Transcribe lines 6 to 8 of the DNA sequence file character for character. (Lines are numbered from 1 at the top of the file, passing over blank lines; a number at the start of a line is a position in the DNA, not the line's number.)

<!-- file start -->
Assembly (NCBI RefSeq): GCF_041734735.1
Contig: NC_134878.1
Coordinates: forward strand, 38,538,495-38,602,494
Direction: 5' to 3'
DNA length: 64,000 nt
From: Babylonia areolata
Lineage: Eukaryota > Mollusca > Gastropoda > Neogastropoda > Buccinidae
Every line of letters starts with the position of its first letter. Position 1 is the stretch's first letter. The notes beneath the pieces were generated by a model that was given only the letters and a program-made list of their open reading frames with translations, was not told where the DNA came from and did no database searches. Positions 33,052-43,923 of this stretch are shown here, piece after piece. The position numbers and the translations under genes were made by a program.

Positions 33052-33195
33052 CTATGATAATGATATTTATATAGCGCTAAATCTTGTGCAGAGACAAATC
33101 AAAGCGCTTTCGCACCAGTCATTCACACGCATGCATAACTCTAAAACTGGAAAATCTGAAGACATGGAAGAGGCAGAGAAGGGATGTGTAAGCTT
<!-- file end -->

From: Babylonia areolata
Lineage: Eukaryota > Mollusca > Gastropoda > Neogastropoda > Buccinidae
Every line of letters starts with the position of its first letter. Position 1 is the stretch's first letter. The notes beneath the pieces were generated by a model that was given only the letters and a program-made list of their open reading frames with translations, was not told where the DNA came from and did no database searches. Positions 33,052-43,923 of this stretch are shown here, piece after piece. The position numbers and the translations under genes were made by a program.